California Criminal Jury Instructions (CALCRIM) (2017)

3453. Extension of Commitment

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3453.Extension of Commitment (Pen. Code, § 1026.5(b)(1))
<insert name of respondent> has been committed to a
mental health facility. You must decide whether (he/she) currently poses
a substantial danger of physical harm to others as a result of a mental
disease, defect, or disorder. That is the only purpose of this proceeding.
You are not being asked to decide <insert name of
respondent>’s mental condition at any other time or whether (he/she) is
guilty of any crime.
To prove that <insert name of respondent> currently poses
a substantial danger of physical harm to others as a result of a mental
disease, defect, or disorder, the People must prove beyond a reasonable
doubt that:
1. (He/She) suffers from a mental disease, defect, or disorder;
AND
2. As a result of (his/her) mental disease, defect, or disorder, (he/
she) now:
a. Poses a substantial danger of physical harm to others;
AND
b. Has serious difficulty in controlling (his/her) dangerous
behavior.
[Control of a mental condition through medication is a defense to a
petition to extend commitment. To establish this defense,
<insert name of respondent> must prove by a preponderance of the
evidence that:
1. (He/She) no longer poses a substantial danger of physical harm
to others because (he/she) is now taking medicine that controls
(his/her) mental condition;
AND
2. (He/She) will continue to take that medicine in an unsupervised
environment.
Proof by a preponderance of the evidence is a different burden of proof
from proof beyond a reasonable doubt. A fact is proved by a
preponderance of the evidence if you conclude that it is more likely
than not that the fact is true.]
New January 2006; Revised June 2007, December 2008, August 2015
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0055
BENCH NOTES
Instructional Duty
The court has a sua sponte duty to instruct on the standard for extending
commitment, including the constitutional requirement that the person be found to
have a disorder that seriously impairs the ability to control his or her dangerous
behavior. (People v. Sudar (2007) 158 Cal.App.4th 655, 663 [70 Cal.Rptr.3d 190].).
Give CALCRIM No. 219, Reasonable Doubt in Civil Commitment Proceedings,
and CALCRIM No. 3550, Pre-Deliberation Instructions, as well as any other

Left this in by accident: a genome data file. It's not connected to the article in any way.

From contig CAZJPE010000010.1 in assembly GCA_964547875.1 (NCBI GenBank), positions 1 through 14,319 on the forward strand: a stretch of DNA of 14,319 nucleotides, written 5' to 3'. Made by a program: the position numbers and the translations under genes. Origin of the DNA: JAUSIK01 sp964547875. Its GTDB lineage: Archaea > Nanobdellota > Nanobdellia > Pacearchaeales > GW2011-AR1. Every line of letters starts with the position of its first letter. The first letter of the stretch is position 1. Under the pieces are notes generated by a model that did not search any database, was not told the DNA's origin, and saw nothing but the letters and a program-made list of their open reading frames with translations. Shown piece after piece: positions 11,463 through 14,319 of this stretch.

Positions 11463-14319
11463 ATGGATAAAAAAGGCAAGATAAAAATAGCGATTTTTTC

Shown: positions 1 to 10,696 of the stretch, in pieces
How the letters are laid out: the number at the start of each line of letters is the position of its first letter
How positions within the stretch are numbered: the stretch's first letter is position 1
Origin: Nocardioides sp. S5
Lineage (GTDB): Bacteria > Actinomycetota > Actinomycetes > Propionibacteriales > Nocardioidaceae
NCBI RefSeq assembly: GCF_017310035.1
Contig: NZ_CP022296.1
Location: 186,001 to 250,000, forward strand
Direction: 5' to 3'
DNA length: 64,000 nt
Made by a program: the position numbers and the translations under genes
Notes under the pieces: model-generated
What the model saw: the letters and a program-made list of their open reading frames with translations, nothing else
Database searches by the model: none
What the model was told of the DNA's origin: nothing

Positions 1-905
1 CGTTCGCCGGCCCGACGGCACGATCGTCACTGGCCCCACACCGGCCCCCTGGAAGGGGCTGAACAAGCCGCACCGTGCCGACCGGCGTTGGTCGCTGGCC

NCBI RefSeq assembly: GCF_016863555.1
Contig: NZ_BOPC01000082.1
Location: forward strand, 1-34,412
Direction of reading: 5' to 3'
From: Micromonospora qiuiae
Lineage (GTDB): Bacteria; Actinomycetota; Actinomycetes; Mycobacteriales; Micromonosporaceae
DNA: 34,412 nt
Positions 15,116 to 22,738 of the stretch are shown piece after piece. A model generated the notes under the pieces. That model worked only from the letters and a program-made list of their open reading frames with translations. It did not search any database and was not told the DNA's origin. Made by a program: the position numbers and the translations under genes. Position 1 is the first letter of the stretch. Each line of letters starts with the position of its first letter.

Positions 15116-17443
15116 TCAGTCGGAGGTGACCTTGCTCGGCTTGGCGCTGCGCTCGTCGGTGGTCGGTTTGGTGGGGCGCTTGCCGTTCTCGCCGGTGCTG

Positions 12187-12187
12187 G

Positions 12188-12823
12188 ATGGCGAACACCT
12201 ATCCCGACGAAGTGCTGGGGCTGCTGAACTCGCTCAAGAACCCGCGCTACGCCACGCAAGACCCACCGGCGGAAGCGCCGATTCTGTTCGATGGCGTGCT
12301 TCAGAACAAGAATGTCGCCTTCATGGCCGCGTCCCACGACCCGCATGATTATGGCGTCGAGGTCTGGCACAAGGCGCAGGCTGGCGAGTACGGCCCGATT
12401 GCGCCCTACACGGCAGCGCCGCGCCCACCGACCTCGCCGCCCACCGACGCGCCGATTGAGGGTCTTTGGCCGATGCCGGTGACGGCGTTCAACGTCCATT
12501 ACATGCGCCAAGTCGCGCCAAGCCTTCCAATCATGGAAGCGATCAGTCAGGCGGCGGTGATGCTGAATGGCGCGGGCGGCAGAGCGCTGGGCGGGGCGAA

relevant post-trial instructions, such as CALCRIM No. 222, Evidence, or
CALCRIM No. 226, Witnesses.
The constitutional requirement for an involuntary civil commitment is that the
person be found to have a disorder that seriously impairs the ability to control his
or her dangerous behavior. (Kansas v. Crane (2002) 534 U.S. 407, 412–413 [122
S.Ct. 867, 151 L.Ed.2d 856]; In re Howard N. (2005) 35 Cal.4th 117, 128 [24
Cal.Rptr.3d 866, 106 P.3d 305].) This requirement applies to an extension of a
commitment after a finding of not guilty by reason of insanity. (People v. Zapisek
(2007) 147 Cal.App.4th 1151, 1159–1165 [54 Cal.Rptr.3d 873]; People v. Bowers
(2006) 145 Cal.App.4th 870, 878 [52 Cal.Rptr.3d 74]; People v. Galindo (2006)
142 Cal.App.4th 531 [48 Cal.Rptr.3d 241].)
AUTHORITY
• Instructional Requirements Pen. Code, § 1026.5(b)(1).
Unanimous Verdict, Burden of Proof Conservatorship of Roulet (1979) 23
Cal.3d 219, 235 [152 Cal.Rptr. 425, 590 P.2d 1] [discussing conservatorship
proceedings under the Lanterman-Petris-Short Act and civil commitment
proceedings in general].
• Affirmative Defense of Medication People v. Bolden (1990) 217 Cal.App.3d
1591, 1600–1602 [266 Cal.Rptr. 724].
• Serious Difficulty Controlling Behavior People v. Sudar (2007) 158
Cal.App.4th 655, 662–663 [70 Cal.Rptr.3d 190] [applying the principles of
Kansas v. Crane and In re Howard N.].
Secondary Sources
5 Witkin & Epstein, California Criminal Law (4th ed. 2012) Criminal Trial
§§ 816–819.
4 Millman, Sevilla & Tarlow, California Criminal Defense Practice, Ch. 86,
Insanity Trial, § 86.10[7] (Matthew Bender).
RELATED ISSUES
Extension of Commitment
The test for extending a person’s commitment is not the same as the test for
insanity. (People v. Superior Court (Williams) (1991) 233 Cal.App.3d 477, 490
[284 Cal.Rptr. 601].) The test for insanity is whether the accused “was incapable of
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knowing or understanding the nature and quality of his or her act or of
distinguishing right from wrong at the time of the commission of the offense.”
(Pen. Code, § 25(b); People v. Skinner (1985) 39 Cal.3d 765 [217 Cal.Rptr. 685,
704 P.2d 752.) In contrast, the standard for recommitment under Penal Code
section 1026.5(b) is whether a defendant, “by reason of a mental disease, defect, or
disorder [,] represents a substantial danger of physical harm to others.” (People v.
Superior Court,supra, 233 Cal.App.3d at pp. 489–490; see People v. Wilder (1995)
33 Cal.App.4th 90, 99 [39 Cal.Rptr. 2d 247].)
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